The United States Supreme Court is back in session and considering issues relevant to advertisers.
During the first week of the 2014-2015 term, the Court issued an order inviting the United States Solicitor General to weigh in on the pending cert. petition in Spokeo, Inc. v. Robins, which is on appeal from the Ninth Circuit. The issue is whether a plaintiff asserting a private right of action under the Fair Credit Reporting Act (FCRA) has requisite Article III standing when his complaint alleges no concrete harm other than the violation of the statutory right itself and he could not otherwise invoke the jurisdiction of a federal court.
The lawsuit was filed by plaintiff Thomas Robins in 2010, alleging that data aggregator Spokeo violated the FCRA by displaying incorrect information about his age, marital status and employment. The plaintiff claimed that he was looking for a job and was concerned that the errors damaged his employment prospects. He sought to represent a class of individuals in a similar situation.
The district court dismissed the suit, holding that the plaintiff failed to allege that he suffered any actual harm.
But the Ninth U.S. Circuit Court of Appeals reversed and let the putative class action move forward. The three-judge appellate panel held that the plaintiff did not have to establish economic harm because the FCRA provides for a private right of action with no damages requirement.
“When, as here, the statutory cause of action does not require proof of actual damages, a plaintiff can suffer a violation of the statutory right without suffering actual damages,” the panel wrote.
Spokeo filed a writ of certiorari with the nation’s highest court in May, in which he argued that the plaintiff must show actual harm rather than a mere fear that potential employers may rely on the allegedly inaccurate data. Since there is a split in the Circuits, the Supreme Court invited the U.S. Solicitor General to file a brief to set forth the views of the federal government – an indication that the Supreme Court will grant certiorari.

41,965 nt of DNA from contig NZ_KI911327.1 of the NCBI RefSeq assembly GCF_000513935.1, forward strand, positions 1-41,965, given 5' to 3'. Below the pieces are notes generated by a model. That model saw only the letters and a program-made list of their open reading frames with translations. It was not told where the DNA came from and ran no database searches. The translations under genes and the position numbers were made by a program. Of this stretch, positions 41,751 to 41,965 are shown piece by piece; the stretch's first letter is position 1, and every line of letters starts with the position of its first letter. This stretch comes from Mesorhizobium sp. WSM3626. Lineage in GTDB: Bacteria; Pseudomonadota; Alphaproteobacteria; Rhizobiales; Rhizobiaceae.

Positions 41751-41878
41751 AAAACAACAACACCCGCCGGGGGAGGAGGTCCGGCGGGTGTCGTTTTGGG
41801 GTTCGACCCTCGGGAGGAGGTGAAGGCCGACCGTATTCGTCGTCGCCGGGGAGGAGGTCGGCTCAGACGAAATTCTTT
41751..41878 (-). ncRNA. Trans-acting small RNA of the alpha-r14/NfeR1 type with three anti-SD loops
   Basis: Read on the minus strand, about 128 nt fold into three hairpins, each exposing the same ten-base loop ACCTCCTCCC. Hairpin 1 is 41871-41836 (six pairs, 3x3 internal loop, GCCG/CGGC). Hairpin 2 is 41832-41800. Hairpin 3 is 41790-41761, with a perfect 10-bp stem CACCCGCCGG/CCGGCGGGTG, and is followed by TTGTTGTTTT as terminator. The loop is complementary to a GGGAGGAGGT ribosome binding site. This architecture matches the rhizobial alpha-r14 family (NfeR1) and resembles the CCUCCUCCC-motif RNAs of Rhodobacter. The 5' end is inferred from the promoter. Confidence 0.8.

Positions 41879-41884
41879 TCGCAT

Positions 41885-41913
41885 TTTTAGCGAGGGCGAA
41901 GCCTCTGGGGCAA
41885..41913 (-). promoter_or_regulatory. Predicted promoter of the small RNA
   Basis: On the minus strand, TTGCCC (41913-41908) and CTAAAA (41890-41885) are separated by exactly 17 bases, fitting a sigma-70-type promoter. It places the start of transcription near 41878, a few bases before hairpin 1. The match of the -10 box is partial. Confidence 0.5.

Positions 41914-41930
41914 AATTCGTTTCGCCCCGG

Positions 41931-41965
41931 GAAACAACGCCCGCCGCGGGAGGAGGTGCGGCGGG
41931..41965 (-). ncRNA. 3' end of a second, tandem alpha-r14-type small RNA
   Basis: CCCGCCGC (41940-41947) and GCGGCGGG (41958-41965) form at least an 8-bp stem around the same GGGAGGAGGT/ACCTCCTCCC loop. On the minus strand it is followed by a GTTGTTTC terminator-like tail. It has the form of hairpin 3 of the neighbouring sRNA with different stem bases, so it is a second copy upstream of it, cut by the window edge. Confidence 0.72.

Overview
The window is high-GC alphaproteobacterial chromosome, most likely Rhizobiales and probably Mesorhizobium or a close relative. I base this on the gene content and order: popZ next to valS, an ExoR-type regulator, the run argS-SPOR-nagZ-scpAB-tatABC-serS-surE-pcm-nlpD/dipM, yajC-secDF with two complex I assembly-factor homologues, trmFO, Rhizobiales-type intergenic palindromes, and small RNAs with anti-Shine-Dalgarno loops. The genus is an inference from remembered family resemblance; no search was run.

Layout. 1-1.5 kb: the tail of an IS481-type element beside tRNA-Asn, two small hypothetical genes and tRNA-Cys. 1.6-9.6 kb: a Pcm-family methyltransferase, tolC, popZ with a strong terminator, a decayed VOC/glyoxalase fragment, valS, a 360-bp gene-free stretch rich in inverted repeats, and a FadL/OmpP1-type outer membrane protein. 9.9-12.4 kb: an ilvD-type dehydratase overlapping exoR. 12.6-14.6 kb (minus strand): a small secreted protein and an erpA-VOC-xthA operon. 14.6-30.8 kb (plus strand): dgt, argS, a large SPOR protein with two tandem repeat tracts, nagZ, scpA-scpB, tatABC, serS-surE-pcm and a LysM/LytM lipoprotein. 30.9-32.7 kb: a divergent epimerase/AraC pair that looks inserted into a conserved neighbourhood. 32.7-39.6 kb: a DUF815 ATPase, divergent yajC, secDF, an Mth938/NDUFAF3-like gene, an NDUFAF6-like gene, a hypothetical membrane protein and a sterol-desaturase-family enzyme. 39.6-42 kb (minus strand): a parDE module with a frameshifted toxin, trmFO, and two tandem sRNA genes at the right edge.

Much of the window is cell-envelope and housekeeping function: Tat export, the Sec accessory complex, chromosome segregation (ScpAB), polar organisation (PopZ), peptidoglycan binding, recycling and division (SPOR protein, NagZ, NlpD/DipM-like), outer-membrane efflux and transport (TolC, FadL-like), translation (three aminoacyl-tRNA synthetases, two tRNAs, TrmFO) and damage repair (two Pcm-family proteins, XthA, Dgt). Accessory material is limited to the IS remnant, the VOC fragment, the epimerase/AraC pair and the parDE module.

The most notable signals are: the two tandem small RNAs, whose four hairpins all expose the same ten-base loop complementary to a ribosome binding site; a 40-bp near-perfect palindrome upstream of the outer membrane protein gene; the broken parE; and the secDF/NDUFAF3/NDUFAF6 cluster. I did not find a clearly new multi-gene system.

In another case, the Supreme Court rejected a petition from Electronic Arts to consider whether its use of college athletes’ names and likenesses is entitled to First Amendment protection. Sam Keller, a starting quarterback for Nebraska and Arizona State, argued that Electronic Arts violated his right of publicity under California law by featuring an avatar at his position wearing his jersey and number with the same height, weight, skin tone, hair color, hair style, handedness, home state, play style (pocket passer), visor preference, facial features, and school year.
EA responded with an anti-SLAPP counterclaim, arguing that Keller’s suit was a strategic lawsuit against public participation and that the company had a First Amendment right to make use of publicly available information for its NCAA College Football video game.
Although a dissenting member of the three-judge panel chided the majority for engaging in “excessive deconstruction” in lieu of a “more holistic examination,” the Ninth Circuit affirmed the denial of EA’s motion to strike Keller’s complaint.
EA “elected to use avatars that mimic real college football players for a reason,” the majority wrote. “If EA did not think there was value in having an avatar designed to mimic each individual player, it would not go to the lengths it does to achieve realism in this regard. Having chosen to use the players’ likenesses, EA cannot now hide behind the numerosity of its potential offenses or the alleged unimportance of any one individual player.”
By denying EA’s motion to intervene in the litigation, the Supreme Court let the opinion stand.
To read the Ninth Circuit decision in Robins v. Spokeo, click here.
To read Spokeo’s petition for writ of certiorari, click here.
To read the Ninth Circuit decision in Keller v. Electronic Arts, click here.
Why it matters: While the Supreme Court denied the cert. petition in the publicity rights lawsuit, the Court’s request for the Solicitor General to file a brief in the Spokeo case indicates a serious interest to grant certiorari. The issue of whether a plaintiff must allege “actual harm” has become increasingly important in the age of data breaches and privacy violations, and companies such as eBay, Google, Yahoo, and the U.S. Chamber of Commerce, have filed amicus briefs in support of Spokeo’s appeal, arguing that such suits have a negative impact on business.